NM Delegation Announces Over $1.8 Million in HHS Grants to Support Mental Health and Substance Abuse Prevention
WASHINGTON—U.S. Senators Tom Udall (D-N.M.) and Martin Heinrich (D-N.M.) and U.S. Representatives Ben Ray Luján (D-N.M.), Deb Haaland (D-N.M.) and Xochitl Torres Small (D-N.M.) announced that the U.S. Department of Health and Human Services has awarded $1,892,826 in mental health and substance abuse prevention grants to the New Mexico State Department of Human Services, the National Center for Frontier Communities, the Carlsbad Community Anti-Drug/Gang Coalition, and the National Indian Youth Leadership Development Project.
“Throughout the COVID-19 pandemic, New Mexicans have been focused on slowing the spread of this virus. At the same time, we must continue to care for the whole health and well-being of New Mexicans throughout the state during this critical period,” said Udall, a senior member of the Senate Appropriations Committee. “All New Mexicans should have access to resources that help prevent and reduce mental health challenges, especially during this pandemic. Access to these resources is particularly important for Native and other young people of color in our rural communities, who have been disproportionately impacted and who rely on the services provided by the awarded programs. I will continue to fight for New Mexicans to increase support for critical services like these that are vital to the health and well-being of all our communities, especially the young people who represent New Mexico’s future.”
“Mental health services and substance abuse prevention programs should always be considered essential – especially during a global health crisis,” said Heinrich. “The COVID-19 pandemic has presented so many different challenges across New Mexico, and it is critical that we remember to provide at-risk individuals in underserved and tribal communities with the medical support they need. That is why I am proud to support these awards and will keep fighting for initiatives that promote both the physical and mental well-being of all New Mexicans.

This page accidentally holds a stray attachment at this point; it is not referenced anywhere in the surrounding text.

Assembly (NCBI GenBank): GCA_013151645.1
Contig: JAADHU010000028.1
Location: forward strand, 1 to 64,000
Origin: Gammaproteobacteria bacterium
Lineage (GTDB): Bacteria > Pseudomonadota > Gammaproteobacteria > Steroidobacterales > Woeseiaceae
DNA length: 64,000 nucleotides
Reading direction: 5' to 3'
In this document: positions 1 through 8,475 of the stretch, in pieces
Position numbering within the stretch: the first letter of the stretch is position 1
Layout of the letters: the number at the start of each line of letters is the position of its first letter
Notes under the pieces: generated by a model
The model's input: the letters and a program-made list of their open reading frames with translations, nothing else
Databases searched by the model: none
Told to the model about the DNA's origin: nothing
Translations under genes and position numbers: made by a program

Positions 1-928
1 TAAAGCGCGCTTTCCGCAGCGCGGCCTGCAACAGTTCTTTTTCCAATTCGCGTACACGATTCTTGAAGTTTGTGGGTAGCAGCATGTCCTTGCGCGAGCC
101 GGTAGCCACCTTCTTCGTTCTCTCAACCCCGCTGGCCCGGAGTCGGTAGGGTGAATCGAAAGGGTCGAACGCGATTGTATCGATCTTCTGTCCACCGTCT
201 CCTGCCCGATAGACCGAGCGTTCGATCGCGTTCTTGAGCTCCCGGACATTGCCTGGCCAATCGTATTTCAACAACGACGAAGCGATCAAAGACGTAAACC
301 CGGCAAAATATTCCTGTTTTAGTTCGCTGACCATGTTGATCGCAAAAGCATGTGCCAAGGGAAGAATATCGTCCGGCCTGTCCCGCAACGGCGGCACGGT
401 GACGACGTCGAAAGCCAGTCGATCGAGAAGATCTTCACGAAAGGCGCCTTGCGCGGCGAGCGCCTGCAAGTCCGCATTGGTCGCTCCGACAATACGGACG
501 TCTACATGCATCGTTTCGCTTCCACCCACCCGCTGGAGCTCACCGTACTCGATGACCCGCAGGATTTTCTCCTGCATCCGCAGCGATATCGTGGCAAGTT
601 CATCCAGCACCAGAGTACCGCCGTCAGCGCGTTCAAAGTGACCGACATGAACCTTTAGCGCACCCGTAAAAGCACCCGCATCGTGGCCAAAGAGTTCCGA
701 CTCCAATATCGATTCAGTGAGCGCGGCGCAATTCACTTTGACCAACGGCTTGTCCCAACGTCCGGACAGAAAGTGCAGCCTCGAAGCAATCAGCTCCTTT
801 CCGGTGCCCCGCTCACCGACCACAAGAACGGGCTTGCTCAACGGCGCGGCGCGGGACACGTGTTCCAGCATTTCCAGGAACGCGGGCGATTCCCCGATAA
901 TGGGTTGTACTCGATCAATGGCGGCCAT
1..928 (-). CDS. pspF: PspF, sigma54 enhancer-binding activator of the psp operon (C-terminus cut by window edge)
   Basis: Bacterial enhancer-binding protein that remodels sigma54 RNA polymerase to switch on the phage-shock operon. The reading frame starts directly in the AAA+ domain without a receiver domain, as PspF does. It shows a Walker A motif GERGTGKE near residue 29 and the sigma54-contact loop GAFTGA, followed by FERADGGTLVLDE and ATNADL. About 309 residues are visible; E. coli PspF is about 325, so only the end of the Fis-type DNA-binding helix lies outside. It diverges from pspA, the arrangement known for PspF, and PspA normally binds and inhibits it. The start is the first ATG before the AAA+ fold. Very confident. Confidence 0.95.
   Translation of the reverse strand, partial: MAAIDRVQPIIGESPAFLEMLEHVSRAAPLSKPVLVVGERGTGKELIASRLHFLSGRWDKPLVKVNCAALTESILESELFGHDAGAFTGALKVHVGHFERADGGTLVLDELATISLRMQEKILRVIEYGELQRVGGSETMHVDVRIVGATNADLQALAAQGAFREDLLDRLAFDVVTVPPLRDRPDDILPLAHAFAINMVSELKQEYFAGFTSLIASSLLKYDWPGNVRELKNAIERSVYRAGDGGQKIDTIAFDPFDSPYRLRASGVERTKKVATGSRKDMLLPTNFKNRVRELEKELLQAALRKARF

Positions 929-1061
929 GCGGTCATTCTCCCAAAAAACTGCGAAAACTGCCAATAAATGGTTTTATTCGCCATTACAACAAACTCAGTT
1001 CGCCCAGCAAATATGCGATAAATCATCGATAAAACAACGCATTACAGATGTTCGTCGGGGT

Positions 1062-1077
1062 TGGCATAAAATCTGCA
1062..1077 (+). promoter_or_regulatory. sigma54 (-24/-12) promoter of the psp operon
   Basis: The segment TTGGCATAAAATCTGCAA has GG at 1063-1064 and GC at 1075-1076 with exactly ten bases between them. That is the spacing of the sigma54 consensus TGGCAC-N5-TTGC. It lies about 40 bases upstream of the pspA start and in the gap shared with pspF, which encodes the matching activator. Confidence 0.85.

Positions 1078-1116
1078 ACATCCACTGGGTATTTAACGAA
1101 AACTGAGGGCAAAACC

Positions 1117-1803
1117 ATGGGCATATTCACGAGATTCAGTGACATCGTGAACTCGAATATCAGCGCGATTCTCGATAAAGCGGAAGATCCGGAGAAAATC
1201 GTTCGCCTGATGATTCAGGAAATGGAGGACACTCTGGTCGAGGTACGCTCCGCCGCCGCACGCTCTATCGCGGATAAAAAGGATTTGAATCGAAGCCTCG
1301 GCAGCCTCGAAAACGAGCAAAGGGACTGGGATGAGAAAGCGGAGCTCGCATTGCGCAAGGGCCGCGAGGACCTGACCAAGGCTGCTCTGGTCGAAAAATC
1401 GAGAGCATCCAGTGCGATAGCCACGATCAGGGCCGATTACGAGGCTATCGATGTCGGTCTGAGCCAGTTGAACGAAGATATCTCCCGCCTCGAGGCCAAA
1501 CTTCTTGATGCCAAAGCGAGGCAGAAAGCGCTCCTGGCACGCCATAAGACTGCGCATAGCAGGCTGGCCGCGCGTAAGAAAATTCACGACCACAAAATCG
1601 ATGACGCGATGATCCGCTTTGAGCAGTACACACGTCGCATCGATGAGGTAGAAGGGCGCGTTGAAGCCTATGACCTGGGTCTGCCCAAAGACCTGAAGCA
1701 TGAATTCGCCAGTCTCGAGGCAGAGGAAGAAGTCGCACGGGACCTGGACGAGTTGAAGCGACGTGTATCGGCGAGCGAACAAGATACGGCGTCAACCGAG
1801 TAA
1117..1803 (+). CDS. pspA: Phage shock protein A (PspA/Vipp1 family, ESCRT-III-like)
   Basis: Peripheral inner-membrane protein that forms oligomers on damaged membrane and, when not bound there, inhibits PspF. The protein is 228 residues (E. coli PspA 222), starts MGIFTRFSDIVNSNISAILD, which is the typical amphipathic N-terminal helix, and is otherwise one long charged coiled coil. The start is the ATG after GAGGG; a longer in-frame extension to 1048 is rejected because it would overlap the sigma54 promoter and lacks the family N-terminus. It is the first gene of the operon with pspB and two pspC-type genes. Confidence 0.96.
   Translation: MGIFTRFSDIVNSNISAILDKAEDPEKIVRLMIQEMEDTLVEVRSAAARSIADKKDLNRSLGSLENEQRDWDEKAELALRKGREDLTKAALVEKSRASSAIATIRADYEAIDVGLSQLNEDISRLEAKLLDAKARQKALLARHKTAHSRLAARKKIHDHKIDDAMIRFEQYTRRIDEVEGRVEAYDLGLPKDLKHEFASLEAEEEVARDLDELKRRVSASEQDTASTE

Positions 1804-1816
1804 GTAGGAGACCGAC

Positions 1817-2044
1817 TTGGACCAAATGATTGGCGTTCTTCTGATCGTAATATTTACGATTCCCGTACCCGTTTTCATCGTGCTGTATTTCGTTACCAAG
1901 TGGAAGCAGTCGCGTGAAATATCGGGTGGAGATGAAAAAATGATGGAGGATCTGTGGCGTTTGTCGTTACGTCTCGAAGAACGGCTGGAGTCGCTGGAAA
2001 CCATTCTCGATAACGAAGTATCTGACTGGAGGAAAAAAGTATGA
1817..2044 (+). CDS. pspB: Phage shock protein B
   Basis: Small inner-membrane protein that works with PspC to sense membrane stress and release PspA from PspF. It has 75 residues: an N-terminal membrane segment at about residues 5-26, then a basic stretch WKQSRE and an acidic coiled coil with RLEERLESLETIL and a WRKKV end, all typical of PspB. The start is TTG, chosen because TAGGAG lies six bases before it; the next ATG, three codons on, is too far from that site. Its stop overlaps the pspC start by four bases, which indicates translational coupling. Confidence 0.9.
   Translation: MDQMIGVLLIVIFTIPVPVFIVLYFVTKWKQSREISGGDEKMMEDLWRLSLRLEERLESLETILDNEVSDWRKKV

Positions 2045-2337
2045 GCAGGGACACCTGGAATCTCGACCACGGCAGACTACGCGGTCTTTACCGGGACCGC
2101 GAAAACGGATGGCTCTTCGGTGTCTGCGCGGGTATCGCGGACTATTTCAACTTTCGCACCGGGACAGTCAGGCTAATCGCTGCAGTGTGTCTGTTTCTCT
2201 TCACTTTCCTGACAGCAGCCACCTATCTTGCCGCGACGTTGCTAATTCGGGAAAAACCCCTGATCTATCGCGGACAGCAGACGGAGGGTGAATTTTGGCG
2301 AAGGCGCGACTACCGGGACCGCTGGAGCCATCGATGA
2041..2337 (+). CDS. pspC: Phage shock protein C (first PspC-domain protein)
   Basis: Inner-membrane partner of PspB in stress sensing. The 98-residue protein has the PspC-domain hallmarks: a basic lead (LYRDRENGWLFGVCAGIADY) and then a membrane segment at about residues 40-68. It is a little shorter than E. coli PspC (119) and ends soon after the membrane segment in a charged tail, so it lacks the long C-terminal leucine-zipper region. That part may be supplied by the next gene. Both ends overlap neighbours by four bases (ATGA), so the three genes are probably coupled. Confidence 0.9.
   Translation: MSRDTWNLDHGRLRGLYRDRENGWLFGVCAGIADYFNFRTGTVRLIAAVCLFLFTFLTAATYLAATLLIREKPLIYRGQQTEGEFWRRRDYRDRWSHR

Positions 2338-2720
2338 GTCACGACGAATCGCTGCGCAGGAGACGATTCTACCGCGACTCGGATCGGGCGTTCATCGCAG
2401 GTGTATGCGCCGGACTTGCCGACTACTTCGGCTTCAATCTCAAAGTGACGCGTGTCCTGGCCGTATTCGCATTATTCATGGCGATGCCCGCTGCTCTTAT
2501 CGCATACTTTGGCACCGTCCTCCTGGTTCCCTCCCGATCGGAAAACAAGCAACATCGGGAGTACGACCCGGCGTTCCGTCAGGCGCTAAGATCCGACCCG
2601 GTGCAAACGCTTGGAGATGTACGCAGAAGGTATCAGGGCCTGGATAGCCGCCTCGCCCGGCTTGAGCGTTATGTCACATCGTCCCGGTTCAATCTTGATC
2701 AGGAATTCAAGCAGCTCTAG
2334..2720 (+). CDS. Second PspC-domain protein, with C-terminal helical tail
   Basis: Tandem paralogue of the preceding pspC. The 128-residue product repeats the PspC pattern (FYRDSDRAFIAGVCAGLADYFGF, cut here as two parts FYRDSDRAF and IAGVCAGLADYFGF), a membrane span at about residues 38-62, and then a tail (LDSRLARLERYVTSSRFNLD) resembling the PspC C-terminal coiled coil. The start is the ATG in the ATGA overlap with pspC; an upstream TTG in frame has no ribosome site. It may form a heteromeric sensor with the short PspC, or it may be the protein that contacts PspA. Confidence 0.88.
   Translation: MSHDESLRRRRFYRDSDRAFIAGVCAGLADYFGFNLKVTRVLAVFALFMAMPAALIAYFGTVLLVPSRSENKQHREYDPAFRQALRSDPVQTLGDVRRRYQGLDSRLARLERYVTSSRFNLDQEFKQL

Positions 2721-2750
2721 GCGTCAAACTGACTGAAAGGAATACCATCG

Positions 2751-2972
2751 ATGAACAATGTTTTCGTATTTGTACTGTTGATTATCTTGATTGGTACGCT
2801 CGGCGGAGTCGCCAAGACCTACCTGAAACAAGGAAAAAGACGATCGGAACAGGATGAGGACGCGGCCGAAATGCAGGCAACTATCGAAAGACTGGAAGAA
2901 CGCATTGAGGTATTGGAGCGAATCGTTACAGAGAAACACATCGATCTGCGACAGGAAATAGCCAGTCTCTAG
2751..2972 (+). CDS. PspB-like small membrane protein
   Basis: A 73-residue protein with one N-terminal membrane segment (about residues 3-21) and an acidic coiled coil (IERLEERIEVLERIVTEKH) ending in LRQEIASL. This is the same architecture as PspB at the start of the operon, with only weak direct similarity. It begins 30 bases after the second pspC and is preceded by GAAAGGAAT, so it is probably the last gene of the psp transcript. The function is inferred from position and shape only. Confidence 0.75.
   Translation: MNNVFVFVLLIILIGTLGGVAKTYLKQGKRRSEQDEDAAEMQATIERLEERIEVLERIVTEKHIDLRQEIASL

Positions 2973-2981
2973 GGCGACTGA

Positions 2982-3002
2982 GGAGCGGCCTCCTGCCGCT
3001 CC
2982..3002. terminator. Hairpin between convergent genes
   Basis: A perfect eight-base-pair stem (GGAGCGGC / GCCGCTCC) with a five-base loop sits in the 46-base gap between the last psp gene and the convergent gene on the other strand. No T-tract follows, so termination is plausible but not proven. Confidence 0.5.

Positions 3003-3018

“The fear and uncertainty of the COVID-19 pandemic is having a profound impact on New Mexicans, especially those in rural, Hispanic, and Native communities. It’s crucial that young people can continue to rely on the leadership and capacity-building programs this funding sustains during the pandemic,” said Luján. “I was proud to vote for the CARES Act and the Heroes Act to bolster mental and public health resources, and I’ll continue fighting to support New Mexicans during this crisis.”
New Mexicans are resilient and our families deserve access to the health services they need, but during this pandemic those struggling with mental health and substance abuse may need more support. As someone who knows the struggle addiction poses, I know how financial stress and limitations on the time spent with our communities compounds challenges for those in recovery and in need behavioral health support. This funding will provide the resources for access to critical services for oppressed communities who have felt a disproportionate impact from COVID-19,”said Haaland.
“Mental health and substance abuse, including the opioid crisis, has touched every community across New Mexico. It is critical that we support local organizations and treatment centers seeking to help those in need. It’s why I’m pleased that this latest round of funding from HHS is headed to some of the rural parts of my district, where more providers are still needed. I remain dedicated to fighting for more resources and ensuring constituents can receive the care they need, no matter where they live,” said Torres Small.
The Carlsbad Community Anti-Drug/Gang Coalition aims to create a safe, healthy, and drug & gang/crime free environment through community mobilization efforts. The National Center for Frontier Communities gives a voice to frontier communities while raising awareness of frontier issues to policymakers, agencies, and the public. The National Indian Youth Leadership Development Project uses access to outdoor education programming for Native youth to help prevent and reduce substance abuse while promoting healthy Tribal communities.
A breakdown of the grants is below:
- New Mexico State Department of Human Services, New Mexico Strategic Prevention Framework Partnerships for Success 2020, $1,000,000
- National Center for Frontier Communities’ Frontier and Remote Prevention Coalition of New Mexico project, $297,261
- Carlsbad Community Anti-Drug/Gang Coalition’s Prevention in Motion Program, $300,000
- National Indian Youth Leadership Development Project (Project Venture), $295,565
Next Article Previous Article